Sorry if this seems a strech, but this is exactly how I feel about integrateds. A top notch integrated has it's ''settings'' chosen by an electro-acoustic professionnal. Always subjective of course, but it's damned good most of the time.
Pretty hard challenge to beat if you asked me, with our Lego sets of amps, preamps and interconnects.
Just in case your'e wondering, the camera is a relatively inexpensive Nikon D-40 single reflex digital that retails for around $ 600.00 or so. Including the stock zoom lens.
Just a few years ago, this level of quality was available, according to some experts, only in cameras that sold around....$ 4,000.00
Separates are better. But not always. Only speaking from personnal experience, your mileage could vary.
Cheers all !
Mapman, I think your speakers simply need SS. The only amps that might be able to handle them might be something from CAT (JL2,JL3 Monos)as they do work well into falling impedances. In fact my Music Reference RM9 Special Edition also increase power into dropping impedances, but I think the difficulty for even these tube amps is the phase shifts in impedance - tube thrive on smooth, flat impedances, high or low. I could be wrong, but I doubt tubes will ever work as well with your speakers as a good SS amp. In SS, Pass is the best I have heard.
"Mapman, I think your speakers simply need SS."
That is my conclusion at this point as well.
How about a hybrid amp design like Moscode but in an integrated? Anything out there like that?
There are many hybrid integrated amps. Blue Circle, Unison Research, Pathos, and Musical Fidelity are a few manufacturers who offer them. Moscode also has a hybrid integrated slated for release, but I've yet to see it offered for sale.
A lot of truth in what you say.
I am an amateur photographer and my 12 year old son can take pictures on his new $300 Panasonic Digital camera (an amazingly functional gadget I must say) in auto mode that are as good as or better than many I've taken in the past on a very good Nikon FE film camera with high quality specialized lenses, filters, etc. I now borrow his Panasonic whenever I can.
I've kind of coveted Blue Circle amps to some extent. Didn't realize they were hybrid.
Read one review that indicated a Blue Circle amp took the reviewer's large Ohms to a whole new level, and he was using some pretty good amplification prior.
Pricey stuff but I need to check into it some more for sure.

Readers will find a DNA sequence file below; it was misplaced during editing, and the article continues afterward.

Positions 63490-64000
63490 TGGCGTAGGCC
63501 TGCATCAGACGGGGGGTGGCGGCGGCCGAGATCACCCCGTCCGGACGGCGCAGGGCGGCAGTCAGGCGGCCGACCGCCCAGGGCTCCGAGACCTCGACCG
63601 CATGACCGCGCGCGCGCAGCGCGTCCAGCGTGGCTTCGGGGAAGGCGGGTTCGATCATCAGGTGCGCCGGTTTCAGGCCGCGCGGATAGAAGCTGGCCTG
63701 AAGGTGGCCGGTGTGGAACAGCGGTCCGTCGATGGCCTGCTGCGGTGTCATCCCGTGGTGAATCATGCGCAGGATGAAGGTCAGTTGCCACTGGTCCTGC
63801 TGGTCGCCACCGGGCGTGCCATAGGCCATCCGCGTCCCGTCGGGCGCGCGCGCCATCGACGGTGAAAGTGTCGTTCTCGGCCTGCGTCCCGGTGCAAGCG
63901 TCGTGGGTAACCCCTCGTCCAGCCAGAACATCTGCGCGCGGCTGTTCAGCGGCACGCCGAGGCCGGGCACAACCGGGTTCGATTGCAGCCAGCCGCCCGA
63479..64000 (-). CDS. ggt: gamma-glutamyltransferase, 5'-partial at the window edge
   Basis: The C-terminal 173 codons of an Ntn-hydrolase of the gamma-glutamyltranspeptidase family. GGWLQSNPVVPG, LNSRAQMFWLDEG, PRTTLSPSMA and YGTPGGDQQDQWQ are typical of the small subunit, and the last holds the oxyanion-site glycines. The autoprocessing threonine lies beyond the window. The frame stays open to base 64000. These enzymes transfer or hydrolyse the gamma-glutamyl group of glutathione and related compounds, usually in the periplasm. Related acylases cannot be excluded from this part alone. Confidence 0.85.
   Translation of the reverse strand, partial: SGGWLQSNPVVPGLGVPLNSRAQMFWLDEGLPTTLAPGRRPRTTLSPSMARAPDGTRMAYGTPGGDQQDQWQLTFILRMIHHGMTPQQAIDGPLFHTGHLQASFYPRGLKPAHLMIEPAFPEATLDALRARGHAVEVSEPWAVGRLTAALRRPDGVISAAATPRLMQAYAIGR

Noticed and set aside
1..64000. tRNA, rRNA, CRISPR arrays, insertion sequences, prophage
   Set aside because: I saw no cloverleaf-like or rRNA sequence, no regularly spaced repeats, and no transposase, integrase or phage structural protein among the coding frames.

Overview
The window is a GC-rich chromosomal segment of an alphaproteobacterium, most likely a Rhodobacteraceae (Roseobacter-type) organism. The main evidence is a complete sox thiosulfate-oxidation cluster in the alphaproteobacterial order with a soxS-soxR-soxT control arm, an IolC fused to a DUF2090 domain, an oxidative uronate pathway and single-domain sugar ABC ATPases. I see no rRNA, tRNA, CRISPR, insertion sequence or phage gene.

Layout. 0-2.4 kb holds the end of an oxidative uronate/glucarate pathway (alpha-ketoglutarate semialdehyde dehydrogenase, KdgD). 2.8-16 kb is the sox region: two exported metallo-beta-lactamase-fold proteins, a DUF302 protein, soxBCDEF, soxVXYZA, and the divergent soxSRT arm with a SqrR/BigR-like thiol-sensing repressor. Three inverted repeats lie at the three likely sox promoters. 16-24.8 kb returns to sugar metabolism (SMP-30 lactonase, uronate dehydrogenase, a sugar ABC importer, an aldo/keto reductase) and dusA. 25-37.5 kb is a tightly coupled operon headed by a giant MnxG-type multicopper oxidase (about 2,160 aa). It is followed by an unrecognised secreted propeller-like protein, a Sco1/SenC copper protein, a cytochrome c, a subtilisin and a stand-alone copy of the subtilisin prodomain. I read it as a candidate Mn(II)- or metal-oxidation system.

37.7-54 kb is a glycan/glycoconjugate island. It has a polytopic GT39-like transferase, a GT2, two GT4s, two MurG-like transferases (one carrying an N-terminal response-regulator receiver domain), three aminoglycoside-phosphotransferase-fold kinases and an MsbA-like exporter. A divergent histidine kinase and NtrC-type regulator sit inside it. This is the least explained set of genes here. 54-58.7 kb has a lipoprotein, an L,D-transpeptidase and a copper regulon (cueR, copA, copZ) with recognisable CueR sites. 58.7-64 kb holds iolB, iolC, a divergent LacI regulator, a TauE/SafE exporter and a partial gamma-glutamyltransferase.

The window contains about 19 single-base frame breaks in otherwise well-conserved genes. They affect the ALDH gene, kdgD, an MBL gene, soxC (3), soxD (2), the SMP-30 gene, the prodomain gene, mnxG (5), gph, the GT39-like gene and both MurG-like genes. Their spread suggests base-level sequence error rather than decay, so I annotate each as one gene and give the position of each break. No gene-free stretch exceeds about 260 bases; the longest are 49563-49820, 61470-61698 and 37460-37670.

I've also considered a Musical Fidelity like the Tri Vista or equivalent in that I have been very happy with my MF amp.
I am very strongly considering going integrated on my next amplification upgrade.
Didn't realize Pass made integrateds. Will look into that also.
Rowland or Bel Canto Class D gear is an attractive option as well. Does BEl Canto make integrateds? Are they in the same league as the other big boy integrateds?
At the outset, I own separates and prefer that setup. However, my opinion is that given the same power capabilities and distortion specs, a good integrated will sound as good as separates - for example I doubt that anyone could tell the difference between the Mcintosh 7000 integrated and their model 120 preamp driving an MC252. The separate power supply and noise differences that may have once provided for different performance have been eclipsed by better designs. While that presents my opinion as to the OP's question, I would add that there are other reasons for going with separates. A couple. First, you have more control over your system when it comes to upgrades/changes. Second, integrateds limit your power capability - while there may be some out there, I cannot think of any 500 watt integrateds.
"I cannot think of any 500 watt integrateds."
Class D Icepower modules go to 5002/ch into 8 ohm and 1000w/ch into 4.
Rowland makes a 500w/ch integrated using this for under $10000 I believe.
Any other manufacturers provide a 500w/ch class D integrated? If not, I'd bet there will be more coming quite soon.
I think the Pass integrated was recently reviewed in SP or AS.
Mapman: Thanks for the info on the Rowland integrated - took a look at it on their web site. I was unaware that anyone made an integrated with that rated power. I have not had an interest for personal use of class D amps but have been of the opinion that in the next few years we will see a large shift in that direction (and apparently not just pwr amps but integrateds as well) as to offerings from audiophile manufacturers. Like most other changes, the seemingly steep design challenges will get ironed out. Hi-Fi News, I beleive it was, recently did a comparison on class D amps from more 'bread and butter' companies, and it looks like there is a shift in that direction from such . The Rowland is impressive